Household debt is mainly composed of loans for properties (which make up more than half the debt) and motor vehicles. Although the government had taken steps to discourage speculative investment in properties, the prices of residential properties are high in Malaysia considering the relatively low wages workers earn. Malaysia has been the most liberal country in the region in allowing foreigners to own residential properties. While the rules may differ among states, the previous minimum of RM500, 000 was raised to RM1 million by the government in 2014. Neither minimum limit is a significant barrier to our wealthier neighbours. The net effect of this is that it drives the prices of residential properties up significantly to the extent that young families are facing great difficulty in purchasing residential units in the major metropolitan areas. The cost of home rental has also gone up. Wage earners have had to take large loans to finance their purchases. Likewise, due to the high tax regime, motor vehicles have been expensive to buy in Malaysia. However, we Malaysian still continue to subsidise wealthier foreigners under the Malaysia: My Second Home Program who get to own a car tax-free. This works out to a discount of about 40% of the price we pay for a new car. It is also unlikely that duties on motor vehicles will be reduced anytime soon, especially with the government desperate for cash despite becoming a party to the Trans-Pacific Partnership Agreement (TPPA).
Households need to manage their finances with discipline. The Goods and Services Tax (GST) followed by the dismal ringgit, and now the weakening economy are cause for great concern especially for the lower income households who are the ones going to suffer the most. Firstly, we must note that financial assets are not distributed proportionally across households. The debt to financial asset ratio of lower income households will be higher than that of high income households; for many it will be above 100%. Lower income households spend a greater proportion of their income on food and other expenditures, and as a result would have a lower savings rate. Instead, the easing of credit to poor households would possibly have resulted in many of them spending a significant amount of income on debt servicing.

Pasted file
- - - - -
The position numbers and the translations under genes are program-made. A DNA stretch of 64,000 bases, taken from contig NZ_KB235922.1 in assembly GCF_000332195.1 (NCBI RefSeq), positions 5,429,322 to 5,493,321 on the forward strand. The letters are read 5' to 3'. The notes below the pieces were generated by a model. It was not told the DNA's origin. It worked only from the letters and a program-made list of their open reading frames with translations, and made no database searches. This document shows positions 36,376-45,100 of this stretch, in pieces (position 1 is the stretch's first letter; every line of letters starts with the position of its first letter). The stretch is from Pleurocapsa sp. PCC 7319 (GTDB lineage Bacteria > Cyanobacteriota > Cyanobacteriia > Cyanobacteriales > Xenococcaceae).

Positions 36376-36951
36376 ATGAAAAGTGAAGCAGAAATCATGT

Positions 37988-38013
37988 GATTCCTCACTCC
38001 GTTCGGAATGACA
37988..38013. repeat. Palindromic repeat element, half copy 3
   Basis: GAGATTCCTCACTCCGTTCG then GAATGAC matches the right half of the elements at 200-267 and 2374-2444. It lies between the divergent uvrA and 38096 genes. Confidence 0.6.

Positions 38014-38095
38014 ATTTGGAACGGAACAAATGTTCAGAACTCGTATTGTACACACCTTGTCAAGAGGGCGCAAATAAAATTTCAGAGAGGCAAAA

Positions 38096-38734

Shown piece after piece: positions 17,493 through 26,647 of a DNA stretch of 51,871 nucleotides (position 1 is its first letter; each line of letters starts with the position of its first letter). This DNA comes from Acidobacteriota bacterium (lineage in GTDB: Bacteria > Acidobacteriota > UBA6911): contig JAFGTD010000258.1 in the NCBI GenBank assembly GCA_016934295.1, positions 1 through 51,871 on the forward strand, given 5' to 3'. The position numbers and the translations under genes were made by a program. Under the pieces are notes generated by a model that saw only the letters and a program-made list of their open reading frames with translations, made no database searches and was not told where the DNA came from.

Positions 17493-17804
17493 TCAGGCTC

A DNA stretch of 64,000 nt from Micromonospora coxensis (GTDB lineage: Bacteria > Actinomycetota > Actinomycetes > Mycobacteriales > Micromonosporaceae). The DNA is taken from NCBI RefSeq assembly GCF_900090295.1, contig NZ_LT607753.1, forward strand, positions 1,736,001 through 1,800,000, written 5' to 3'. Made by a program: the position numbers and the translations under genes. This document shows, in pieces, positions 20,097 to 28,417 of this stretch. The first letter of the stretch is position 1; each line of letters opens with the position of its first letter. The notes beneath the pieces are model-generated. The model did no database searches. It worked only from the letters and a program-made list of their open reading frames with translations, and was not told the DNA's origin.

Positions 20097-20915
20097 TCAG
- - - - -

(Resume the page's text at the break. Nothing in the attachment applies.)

With the implementation of the GST, the cost of living has risen significantly. The low ringgit also causes inflation, and this is not just for goods but also for the cost of borrowing for households and businesses alike. If the inflation rate rises, as it will when the ringgit depreciates vis-à-vis our trading partners, investors with cash would expect a higher return from bonds. This will push interest rates higher, thereby increasing both borrowing costs and monthly repayment amounts for loans. As most loans in Malaysia have variable interest rates, many households, who are already strained by the higher living costs, will find it more difficult to service their now larger loan repayments. As there is a positive relationship between how much debt a household carries and loan delinquencies, the proportion of household loan defaulter is likely to rise. With a greater proportion, and a greater number, of households carrying debt now than in 1997, this could only increase the number of potential defaulters.
The domestic demand for goods and services is bound to weaken as real income falls. Since the global economy is also weakening, the demand for exports too will not be very strong in spite of a cheaper ringgit. The government’s expenditure would be unable to grow to compensate for the decrease in investment, consumption and exports. We therefore cannot expect a high growth scenario for Malaysia in 2016. Jobs in certain sectors will not grow or maybe at risk; forget real wage increases. There would of course be opportunities for good deals out there, but for most Malaysians the advice would be to be very careful with the purse. This scenario also suggests that wealth and income inequality will further rise in the country.